CHS: Do you feel like that’s something that’s productive for a mayor to get embroiled in? It would be a massive fight. You’re talking about…
Hasegawa: No. Why would it be a massive fight?
That’s why my campaign is about building the power of the people, not the moneyed interests. When the people feel like they’ve got power, they will be able to support tough decision making like this. And I don’t even think it’s a tough decision, I think it’s a no-brainer. I think you could talk with any person on the street and just say “Why do we let Bank of America use our money to make money for themselves and then we lose control of our own tax dollars?” And they say “Yeah, that ain’t right.”
CHS: Is there a simple way to explain how it would start?
Hasegawa: Well we’d have to probably put together a Blue Ribbon-type… I’ve got some people who are banking experts that are willing to put the plan together for us to implement, and so then it would just be on the City Council to approve it by ordinance.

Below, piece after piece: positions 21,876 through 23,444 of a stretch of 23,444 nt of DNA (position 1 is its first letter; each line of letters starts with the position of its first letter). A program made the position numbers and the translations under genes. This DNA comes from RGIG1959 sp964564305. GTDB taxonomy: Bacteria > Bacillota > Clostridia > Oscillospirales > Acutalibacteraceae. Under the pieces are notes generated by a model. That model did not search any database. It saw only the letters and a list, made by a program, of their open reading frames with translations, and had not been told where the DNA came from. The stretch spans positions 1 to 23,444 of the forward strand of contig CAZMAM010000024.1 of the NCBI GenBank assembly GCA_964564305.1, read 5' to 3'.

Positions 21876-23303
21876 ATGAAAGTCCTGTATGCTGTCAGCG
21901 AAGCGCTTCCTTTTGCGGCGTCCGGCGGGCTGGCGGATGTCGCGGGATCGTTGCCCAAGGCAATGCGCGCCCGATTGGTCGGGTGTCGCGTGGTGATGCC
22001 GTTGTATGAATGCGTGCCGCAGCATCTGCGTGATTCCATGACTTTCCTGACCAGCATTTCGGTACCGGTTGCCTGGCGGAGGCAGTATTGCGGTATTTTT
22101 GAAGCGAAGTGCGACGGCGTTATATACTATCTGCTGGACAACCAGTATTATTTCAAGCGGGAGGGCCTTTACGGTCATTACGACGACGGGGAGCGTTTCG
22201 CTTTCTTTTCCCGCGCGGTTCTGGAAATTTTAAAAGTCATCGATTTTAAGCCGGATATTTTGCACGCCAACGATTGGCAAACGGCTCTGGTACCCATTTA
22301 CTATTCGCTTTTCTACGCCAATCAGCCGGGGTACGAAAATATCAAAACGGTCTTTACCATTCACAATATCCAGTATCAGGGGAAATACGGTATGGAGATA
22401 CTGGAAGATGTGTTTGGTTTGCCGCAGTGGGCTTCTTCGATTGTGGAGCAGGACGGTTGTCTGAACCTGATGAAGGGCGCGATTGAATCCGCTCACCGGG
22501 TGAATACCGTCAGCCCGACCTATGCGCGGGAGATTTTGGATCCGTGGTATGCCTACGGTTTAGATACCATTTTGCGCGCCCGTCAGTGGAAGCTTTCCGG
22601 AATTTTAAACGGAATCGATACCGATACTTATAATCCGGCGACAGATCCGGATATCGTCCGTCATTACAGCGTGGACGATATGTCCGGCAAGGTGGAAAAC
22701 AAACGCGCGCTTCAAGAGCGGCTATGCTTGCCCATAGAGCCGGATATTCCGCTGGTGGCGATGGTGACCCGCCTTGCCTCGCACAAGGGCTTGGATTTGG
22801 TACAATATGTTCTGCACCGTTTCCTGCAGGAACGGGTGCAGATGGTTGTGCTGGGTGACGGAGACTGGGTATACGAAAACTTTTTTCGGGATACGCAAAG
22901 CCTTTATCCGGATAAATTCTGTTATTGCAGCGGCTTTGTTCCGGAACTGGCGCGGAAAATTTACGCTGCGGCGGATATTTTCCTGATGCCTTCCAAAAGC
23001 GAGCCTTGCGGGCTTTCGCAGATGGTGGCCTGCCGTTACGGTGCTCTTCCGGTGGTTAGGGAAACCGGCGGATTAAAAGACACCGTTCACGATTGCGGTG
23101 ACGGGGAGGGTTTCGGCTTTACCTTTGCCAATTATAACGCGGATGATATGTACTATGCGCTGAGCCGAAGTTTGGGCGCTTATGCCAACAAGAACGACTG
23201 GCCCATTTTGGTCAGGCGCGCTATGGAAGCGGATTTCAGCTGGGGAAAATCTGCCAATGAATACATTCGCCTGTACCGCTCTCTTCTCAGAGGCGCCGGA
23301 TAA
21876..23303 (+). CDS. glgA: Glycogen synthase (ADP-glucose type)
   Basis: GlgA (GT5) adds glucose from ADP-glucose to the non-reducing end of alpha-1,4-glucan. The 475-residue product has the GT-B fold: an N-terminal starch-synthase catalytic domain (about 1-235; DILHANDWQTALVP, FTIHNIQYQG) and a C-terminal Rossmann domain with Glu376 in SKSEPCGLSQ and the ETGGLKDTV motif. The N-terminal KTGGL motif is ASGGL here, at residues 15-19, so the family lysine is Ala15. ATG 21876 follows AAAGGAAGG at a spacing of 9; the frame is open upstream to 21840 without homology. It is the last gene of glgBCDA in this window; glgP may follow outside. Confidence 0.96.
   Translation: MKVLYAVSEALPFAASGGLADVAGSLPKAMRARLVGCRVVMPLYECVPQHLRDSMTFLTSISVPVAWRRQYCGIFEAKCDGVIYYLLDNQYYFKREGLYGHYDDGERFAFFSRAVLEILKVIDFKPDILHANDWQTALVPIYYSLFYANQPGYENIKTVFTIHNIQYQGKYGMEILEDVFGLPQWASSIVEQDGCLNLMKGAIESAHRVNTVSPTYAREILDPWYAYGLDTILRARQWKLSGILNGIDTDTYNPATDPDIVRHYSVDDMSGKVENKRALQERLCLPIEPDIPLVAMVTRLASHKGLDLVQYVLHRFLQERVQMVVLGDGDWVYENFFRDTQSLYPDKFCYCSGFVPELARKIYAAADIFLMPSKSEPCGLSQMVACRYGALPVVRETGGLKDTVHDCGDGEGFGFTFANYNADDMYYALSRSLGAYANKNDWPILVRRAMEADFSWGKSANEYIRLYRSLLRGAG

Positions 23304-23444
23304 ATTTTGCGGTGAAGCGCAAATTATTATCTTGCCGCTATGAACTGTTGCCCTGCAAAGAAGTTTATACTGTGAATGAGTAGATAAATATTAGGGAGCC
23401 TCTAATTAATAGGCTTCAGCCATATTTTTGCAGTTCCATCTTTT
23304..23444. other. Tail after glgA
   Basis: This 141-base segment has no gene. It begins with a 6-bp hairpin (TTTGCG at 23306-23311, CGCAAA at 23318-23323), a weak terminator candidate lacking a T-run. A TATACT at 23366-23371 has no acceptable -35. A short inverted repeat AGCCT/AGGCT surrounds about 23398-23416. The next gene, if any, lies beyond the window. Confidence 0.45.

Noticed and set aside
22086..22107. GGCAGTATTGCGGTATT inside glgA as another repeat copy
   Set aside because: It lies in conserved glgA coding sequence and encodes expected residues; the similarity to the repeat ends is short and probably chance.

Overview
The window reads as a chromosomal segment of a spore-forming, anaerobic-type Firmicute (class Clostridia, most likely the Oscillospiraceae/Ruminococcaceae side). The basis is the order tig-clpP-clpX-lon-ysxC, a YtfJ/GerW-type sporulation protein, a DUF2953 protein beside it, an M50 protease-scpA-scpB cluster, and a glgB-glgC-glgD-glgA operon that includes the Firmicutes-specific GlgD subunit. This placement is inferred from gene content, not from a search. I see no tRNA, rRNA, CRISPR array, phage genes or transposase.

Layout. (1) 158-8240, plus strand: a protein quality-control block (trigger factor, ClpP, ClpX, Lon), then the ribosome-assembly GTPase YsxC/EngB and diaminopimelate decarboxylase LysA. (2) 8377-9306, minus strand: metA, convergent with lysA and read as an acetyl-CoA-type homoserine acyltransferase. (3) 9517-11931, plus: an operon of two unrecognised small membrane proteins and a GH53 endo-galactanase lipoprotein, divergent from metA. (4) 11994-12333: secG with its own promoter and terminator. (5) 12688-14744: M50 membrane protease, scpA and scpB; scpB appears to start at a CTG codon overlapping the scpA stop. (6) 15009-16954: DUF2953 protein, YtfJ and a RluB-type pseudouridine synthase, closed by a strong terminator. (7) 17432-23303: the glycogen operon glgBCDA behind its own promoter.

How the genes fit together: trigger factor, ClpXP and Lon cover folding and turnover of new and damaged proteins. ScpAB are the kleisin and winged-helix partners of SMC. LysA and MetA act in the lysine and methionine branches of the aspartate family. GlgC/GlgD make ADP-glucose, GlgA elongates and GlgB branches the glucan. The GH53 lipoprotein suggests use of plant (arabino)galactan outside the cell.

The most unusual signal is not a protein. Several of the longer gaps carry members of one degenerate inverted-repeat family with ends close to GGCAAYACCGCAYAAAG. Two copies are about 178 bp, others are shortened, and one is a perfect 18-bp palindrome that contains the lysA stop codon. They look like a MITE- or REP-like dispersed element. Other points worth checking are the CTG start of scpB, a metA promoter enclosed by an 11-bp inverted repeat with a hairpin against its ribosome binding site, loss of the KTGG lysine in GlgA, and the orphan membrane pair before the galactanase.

CHS: I guess explaining something that doesn’t exist though is a pretty big challenge.
Hasegawa: Well it does exist. Look at the Bank of North Dakota, and that’s the model. The model is proven. It’s been around for almost 100 years. Did you know that it just declared its 12th consecutive year of record profit, it returned 19% ROI?
CHS: What would you compare it to? Is there anything that we have that’s like a public bank?
Hasegawa: We don’t have any… Bank of North Dakota’s the only one in the United States. Most other countries have them though.
CHS: You’re going to have to arrange some field trips maybe.
Hasegawa: We are. There’s a bunch of senators going back there this summer.
CHS: Interesting. I’m trying to think what else North Dakota might be a model for.
Hasegawa: Well back in the day… It’s really interesting if you look at their history. Back in the early 1900s, they had a political revolution, too. They got angry with all the Democrats and Republicans, voted all the bastards out, and voted in this third party called the Nonpartisan League, and they’re the ones that implemented a lot of these progressive changes. One of the things they did was, they implemented the ban on corporate farms, and that still exists today.
CHS: Well it is interesting that the muni bank comes forward as a solution for lots of different things.
Hasegawa: It is.
CHS: Especially with a state without the income tax levers, and there isn’t the flow of revenue. And people ask me a lot like, “Oh, what can we do?” Maybe nothing. Maybe it is something about the muni-bank that has to be formed.